At a recent inspection I had a couple questions from the client about smoke detectors and what kind is better. After the discussion, they suggested I answer their question on this blog, so here you go!
There are actually two different styles of smoke detectors: photoelectric and ionization. One type is not better than the other, because they both detect evidence of fire (smoke) differently. This is important because not all fires burn the same.
A photoelectric smoke detector uses a light source and a light sensor. The light source is NOT pointed at the sensor, so when the air is clear, the sensor remains dark. When small particles of smoke enter the chamber, they reflect the light, which will then illuminate the light sensor, which triggers the alarm. Photoelectric sensors are best designed to detect slow burning, or smoldering fires.
An ionization smoke detector has a small amount of radioactive material which is positioned between two electrically charged plates. The radioactive material ionizes the air, and causes current to flow between the electric plates. When smoke enters the chamber, it will disrupt the flow of ions, which triggers the alarm because the flow of electric current between the electrically charged plates is reduced. Ionization smoke detectors are best for rapidly growing or flaming fires.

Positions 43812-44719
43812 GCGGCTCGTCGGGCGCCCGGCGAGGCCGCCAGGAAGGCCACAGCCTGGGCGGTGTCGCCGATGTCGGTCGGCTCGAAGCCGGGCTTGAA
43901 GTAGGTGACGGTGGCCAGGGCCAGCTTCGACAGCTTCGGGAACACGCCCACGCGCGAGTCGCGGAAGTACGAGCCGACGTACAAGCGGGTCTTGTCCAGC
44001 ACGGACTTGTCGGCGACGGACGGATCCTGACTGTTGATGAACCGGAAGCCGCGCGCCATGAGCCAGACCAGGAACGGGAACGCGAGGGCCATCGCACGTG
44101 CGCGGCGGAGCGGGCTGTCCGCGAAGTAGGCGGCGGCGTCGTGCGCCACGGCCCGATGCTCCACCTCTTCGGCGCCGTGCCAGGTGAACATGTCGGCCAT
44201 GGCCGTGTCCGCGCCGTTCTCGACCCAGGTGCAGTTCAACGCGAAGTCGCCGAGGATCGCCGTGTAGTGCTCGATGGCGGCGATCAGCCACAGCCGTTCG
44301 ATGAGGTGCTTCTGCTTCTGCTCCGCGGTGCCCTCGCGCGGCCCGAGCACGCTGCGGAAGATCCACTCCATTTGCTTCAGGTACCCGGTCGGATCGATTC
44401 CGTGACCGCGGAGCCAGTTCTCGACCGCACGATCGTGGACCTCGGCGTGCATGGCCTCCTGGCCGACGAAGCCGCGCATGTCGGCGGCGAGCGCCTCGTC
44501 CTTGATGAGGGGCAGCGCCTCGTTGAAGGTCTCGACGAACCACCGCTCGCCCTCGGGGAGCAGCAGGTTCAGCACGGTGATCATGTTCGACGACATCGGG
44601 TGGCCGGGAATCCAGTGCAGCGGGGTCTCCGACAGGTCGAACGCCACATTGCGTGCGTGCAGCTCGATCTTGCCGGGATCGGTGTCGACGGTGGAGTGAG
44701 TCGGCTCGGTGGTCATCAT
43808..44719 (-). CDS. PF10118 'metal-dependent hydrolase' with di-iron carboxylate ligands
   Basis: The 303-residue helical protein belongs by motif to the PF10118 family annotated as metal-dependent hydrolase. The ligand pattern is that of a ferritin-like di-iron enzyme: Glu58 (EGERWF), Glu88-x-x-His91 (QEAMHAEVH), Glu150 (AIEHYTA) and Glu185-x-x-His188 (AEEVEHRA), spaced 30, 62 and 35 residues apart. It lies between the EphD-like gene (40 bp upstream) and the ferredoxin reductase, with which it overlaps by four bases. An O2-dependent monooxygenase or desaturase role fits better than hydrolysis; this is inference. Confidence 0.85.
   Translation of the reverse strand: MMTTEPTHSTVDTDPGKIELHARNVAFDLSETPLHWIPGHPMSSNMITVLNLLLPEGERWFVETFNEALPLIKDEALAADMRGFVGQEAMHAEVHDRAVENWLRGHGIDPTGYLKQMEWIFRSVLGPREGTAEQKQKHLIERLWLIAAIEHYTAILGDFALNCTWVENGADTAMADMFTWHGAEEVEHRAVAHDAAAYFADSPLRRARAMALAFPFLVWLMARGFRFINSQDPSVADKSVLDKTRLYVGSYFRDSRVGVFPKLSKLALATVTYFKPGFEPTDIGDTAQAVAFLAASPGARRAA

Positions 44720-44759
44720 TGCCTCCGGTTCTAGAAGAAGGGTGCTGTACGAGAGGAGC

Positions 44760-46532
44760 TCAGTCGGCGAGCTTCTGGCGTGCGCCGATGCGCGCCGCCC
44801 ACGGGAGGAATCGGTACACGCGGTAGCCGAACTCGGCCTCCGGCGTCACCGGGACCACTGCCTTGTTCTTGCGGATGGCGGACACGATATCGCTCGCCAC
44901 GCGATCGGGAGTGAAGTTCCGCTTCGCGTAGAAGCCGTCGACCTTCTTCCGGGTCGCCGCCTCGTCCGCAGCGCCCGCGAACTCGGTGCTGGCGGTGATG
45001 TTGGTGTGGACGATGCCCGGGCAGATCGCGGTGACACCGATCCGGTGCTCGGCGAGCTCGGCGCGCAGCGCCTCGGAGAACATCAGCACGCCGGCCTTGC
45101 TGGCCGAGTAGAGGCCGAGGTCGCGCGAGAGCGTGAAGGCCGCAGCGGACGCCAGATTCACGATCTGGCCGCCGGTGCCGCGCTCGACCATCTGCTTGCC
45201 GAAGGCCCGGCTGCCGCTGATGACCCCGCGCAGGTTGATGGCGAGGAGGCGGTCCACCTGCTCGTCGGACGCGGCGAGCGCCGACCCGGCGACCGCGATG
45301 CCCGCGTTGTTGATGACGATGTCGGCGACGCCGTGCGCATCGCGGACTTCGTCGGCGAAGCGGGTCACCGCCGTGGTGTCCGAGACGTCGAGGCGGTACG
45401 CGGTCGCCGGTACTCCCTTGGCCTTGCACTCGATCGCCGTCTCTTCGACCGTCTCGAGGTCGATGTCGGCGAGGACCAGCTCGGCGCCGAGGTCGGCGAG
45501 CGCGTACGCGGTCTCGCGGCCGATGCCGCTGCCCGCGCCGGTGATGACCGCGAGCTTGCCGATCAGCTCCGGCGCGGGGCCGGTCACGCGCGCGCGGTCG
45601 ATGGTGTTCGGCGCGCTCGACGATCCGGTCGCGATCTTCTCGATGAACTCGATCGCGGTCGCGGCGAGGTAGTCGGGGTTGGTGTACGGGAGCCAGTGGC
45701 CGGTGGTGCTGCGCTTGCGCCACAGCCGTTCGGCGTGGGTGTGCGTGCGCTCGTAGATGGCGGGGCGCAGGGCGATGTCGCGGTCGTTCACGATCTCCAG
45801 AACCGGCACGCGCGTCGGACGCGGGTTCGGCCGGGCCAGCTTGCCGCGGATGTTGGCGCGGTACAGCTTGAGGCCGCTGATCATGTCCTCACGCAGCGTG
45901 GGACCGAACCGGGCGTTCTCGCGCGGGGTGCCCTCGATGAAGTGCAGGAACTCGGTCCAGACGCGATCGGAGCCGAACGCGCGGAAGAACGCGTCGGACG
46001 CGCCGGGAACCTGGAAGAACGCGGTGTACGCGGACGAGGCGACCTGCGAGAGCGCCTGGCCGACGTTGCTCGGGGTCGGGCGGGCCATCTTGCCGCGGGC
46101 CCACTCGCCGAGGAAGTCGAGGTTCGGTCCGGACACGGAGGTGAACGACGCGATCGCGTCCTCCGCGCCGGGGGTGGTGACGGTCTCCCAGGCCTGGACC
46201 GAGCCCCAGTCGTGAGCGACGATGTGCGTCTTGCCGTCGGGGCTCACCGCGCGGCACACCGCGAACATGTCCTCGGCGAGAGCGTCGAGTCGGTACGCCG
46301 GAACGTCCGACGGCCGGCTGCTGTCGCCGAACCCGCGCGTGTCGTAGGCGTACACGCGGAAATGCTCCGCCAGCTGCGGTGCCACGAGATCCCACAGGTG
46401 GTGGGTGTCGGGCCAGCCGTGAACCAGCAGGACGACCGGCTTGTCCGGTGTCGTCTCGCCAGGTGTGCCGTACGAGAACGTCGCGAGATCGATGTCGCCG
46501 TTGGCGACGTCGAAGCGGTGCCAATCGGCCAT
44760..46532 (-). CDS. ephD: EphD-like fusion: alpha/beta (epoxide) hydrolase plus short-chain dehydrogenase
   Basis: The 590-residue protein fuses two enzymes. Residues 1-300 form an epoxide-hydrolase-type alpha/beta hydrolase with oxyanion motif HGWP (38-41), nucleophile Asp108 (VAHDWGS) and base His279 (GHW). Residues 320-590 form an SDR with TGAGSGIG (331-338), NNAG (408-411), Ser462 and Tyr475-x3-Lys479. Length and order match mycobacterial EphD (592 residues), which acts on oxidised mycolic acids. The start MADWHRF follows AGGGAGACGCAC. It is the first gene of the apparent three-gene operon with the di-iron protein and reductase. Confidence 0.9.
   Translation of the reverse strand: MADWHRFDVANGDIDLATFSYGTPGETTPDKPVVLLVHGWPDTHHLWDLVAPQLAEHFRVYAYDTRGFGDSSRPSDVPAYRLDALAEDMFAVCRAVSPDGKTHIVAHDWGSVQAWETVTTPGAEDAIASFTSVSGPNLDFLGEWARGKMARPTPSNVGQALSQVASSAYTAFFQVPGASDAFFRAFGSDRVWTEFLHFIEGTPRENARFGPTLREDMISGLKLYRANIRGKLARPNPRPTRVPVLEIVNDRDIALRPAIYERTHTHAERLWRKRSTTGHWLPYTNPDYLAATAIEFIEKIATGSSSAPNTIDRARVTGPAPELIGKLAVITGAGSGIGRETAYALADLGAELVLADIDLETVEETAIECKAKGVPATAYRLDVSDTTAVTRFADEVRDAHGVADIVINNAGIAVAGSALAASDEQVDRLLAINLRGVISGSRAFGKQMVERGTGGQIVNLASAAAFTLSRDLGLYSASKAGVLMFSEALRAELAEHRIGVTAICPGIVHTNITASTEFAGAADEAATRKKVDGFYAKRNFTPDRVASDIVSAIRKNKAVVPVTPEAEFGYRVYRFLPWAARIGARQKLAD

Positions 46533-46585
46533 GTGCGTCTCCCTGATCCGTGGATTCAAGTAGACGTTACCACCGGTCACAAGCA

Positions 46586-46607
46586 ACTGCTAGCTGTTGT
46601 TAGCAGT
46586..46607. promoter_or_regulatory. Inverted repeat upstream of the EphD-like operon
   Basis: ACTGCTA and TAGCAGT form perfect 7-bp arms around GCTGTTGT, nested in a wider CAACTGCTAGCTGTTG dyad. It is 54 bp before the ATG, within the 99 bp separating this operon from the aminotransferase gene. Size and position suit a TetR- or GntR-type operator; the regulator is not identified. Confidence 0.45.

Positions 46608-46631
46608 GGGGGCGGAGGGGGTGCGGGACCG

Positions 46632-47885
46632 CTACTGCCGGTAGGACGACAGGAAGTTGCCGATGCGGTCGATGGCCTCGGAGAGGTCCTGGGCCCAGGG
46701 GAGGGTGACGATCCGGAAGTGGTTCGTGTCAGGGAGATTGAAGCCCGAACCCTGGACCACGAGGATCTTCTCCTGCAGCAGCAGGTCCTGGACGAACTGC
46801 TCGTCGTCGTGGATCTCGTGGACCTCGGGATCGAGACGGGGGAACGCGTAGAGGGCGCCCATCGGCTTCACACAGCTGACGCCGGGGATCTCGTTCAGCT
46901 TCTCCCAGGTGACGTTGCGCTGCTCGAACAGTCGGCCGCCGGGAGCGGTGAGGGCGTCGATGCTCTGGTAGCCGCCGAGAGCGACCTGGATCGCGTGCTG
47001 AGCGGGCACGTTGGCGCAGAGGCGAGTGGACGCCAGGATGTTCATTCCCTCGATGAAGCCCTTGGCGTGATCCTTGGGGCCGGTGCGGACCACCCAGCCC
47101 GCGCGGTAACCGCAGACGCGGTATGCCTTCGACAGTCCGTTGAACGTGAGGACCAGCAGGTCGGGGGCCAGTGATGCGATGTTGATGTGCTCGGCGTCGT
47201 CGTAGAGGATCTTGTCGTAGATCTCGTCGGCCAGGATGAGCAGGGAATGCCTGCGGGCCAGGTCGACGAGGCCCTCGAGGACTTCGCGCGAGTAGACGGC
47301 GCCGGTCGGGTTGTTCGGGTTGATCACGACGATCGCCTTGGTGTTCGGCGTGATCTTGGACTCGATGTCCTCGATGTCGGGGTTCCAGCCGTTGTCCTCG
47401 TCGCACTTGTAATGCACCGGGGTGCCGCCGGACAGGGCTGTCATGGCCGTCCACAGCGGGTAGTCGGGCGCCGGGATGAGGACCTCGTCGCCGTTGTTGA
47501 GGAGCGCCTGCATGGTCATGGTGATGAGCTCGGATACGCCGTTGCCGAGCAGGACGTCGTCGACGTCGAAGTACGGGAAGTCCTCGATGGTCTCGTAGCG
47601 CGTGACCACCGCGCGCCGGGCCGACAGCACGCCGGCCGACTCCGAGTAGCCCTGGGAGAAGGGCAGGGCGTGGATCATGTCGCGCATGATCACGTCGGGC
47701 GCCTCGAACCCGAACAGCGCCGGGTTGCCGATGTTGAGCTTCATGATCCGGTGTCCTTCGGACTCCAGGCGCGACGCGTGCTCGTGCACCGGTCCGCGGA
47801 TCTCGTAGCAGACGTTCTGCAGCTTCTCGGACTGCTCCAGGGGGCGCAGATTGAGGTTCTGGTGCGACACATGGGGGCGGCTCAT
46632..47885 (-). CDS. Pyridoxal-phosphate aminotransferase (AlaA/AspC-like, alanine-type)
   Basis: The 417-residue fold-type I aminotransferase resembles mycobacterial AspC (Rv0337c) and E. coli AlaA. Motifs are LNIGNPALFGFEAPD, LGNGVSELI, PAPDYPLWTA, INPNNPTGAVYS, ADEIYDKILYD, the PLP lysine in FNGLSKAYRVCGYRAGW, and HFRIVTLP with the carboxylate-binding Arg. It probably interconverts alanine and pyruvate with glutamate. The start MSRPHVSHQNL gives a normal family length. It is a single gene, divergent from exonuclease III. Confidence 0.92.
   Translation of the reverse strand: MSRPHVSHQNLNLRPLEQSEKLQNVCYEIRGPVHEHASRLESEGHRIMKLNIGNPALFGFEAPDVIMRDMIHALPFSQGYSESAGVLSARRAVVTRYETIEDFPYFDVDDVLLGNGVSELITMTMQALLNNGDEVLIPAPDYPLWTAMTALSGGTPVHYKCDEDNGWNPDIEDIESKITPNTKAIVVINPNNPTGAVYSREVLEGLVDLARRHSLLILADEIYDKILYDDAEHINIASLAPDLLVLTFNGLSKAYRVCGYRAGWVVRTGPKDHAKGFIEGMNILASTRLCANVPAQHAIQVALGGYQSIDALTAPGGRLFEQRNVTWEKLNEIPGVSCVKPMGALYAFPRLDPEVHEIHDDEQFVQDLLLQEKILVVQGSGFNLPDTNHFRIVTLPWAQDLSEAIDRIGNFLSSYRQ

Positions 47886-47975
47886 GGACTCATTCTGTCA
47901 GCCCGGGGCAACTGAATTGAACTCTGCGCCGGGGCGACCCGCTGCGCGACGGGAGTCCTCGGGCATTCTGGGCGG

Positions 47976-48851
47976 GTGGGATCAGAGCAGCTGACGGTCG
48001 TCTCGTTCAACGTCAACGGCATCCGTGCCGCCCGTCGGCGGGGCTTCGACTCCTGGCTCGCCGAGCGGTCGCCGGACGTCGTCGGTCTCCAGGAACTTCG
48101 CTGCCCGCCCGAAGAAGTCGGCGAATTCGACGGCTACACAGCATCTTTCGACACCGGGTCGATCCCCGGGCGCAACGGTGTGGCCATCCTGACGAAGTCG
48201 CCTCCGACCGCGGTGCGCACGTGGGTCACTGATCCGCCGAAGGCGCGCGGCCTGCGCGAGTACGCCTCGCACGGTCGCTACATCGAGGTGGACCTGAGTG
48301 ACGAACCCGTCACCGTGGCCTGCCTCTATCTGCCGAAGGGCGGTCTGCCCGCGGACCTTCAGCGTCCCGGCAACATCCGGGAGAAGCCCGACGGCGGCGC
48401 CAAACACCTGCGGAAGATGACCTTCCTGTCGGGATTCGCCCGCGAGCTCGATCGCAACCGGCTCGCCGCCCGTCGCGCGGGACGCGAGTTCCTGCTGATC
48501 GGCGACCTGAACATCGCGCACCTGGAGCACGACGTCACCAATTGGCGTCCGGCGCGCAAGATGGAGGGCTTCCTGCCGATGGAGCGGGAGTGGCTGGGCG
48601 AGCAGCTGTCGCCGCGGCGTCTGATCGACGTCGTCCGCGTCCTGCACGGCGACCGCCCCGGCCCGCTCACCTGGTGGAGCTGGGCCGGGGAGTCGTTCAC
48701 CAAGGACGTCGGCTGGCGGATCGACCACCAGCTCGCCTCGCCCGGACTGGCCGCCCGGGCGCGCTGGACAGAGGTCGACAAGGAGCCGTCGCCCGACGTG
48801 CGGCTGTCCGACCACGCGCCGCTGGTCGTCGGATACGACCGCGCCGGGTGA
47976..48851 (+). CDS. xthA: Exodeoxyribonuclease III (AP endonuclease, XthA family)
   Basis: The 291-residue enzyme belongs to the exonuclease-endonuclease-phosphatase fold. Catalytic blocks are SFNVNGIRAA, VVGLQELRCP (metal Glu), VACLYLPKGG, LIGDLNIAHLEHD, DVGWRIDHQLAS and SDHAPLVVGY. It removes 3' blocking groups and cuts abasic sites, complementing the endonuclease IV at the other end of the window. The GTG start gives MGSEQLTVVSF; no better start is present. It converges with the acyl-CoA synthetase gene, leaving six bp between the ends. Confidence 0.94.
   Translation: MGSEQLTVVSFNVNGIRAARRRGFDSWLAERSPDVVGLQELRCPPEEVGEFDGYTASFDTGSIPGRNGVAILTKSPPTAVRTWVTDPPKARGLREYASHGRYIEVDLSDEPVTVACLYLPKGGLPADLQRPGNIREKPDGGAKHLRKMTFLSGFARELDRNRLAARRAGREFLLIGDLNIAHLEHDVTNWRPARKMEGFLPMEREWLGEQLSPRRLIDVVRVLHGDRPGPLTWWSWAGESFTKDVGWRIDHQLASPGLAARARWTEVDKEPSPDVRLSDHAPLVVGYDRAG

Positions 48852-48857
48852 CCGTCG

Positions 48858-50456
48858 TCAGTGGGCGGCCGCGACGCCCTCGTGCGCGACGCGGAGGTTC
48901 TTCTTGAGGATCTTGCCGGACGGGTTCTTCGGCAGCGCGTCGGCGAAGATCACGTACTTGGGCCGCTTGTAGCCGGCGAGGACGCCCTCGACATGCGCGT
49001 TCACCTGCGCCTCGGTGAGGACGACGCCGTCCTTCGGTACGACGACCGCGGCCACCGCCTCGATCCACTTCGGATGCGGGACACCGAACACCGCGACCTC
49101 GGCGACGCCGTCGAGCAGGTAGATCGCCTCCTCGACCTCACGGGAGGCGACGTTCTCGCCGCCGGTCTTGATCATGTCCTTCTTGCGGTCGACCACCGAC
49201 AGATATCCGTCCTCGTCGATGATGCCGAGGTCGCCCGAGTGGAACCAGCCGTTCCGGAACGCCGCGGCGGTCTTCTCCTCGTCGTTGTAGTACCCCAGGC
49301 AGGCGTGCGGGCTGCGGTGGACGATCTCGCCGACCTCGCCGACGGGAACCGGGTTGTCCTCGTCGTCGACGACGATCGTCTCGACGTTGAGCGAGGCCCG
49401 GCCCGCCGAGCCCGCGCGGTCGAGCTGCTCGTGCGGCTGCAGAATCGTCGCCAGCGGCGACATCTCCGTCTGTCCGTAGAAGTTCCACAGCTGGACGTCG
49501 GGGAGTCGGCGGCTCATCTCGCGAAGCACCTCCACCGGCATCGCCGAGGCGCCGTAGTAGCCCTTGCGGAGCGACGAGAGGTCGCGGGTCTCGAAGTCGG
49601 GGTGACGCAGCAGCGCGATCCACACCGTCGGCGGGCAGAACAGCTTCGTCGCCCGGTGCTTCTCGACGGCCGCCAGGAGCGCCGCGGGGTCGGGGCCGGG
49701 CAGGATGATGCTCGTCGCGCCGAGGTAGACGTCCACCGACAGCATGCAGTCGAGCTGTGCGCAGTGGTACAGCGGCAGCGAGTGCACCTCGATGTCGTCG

Most current ionization smoke detectors use americium-241 as their radioactive source. Older units used radium-226 or nickel-63. None of these sources are considered hazardous, and cannot make anything else radioactive. When they reach the end of their life, you can safely dispose of them in normal household trash.
What kind is best?
Since each style of smoke detects different types of fires, to ensure your residence is protected as well as possible, general recommendations are that you have both types of smoke detectors present in your house. Some manufacturers produce units which have both types of detector in the same housing.
Where should smoke detectors be located?
Best practices are that a smoke detector be located on each floor of a residence, one in the common area outside sleeping quarters (this can count as one on each floor as well), and one inside every bedroom. I recommend that you not locate a smoke detector in the kitchen, or directly outside a bathroom. This will reduce nuisance alarms from burned food, or steam from a shower.
Remember to change your smoke detector batteries every SIX months. I recommend changing your batteries when you change your clocks!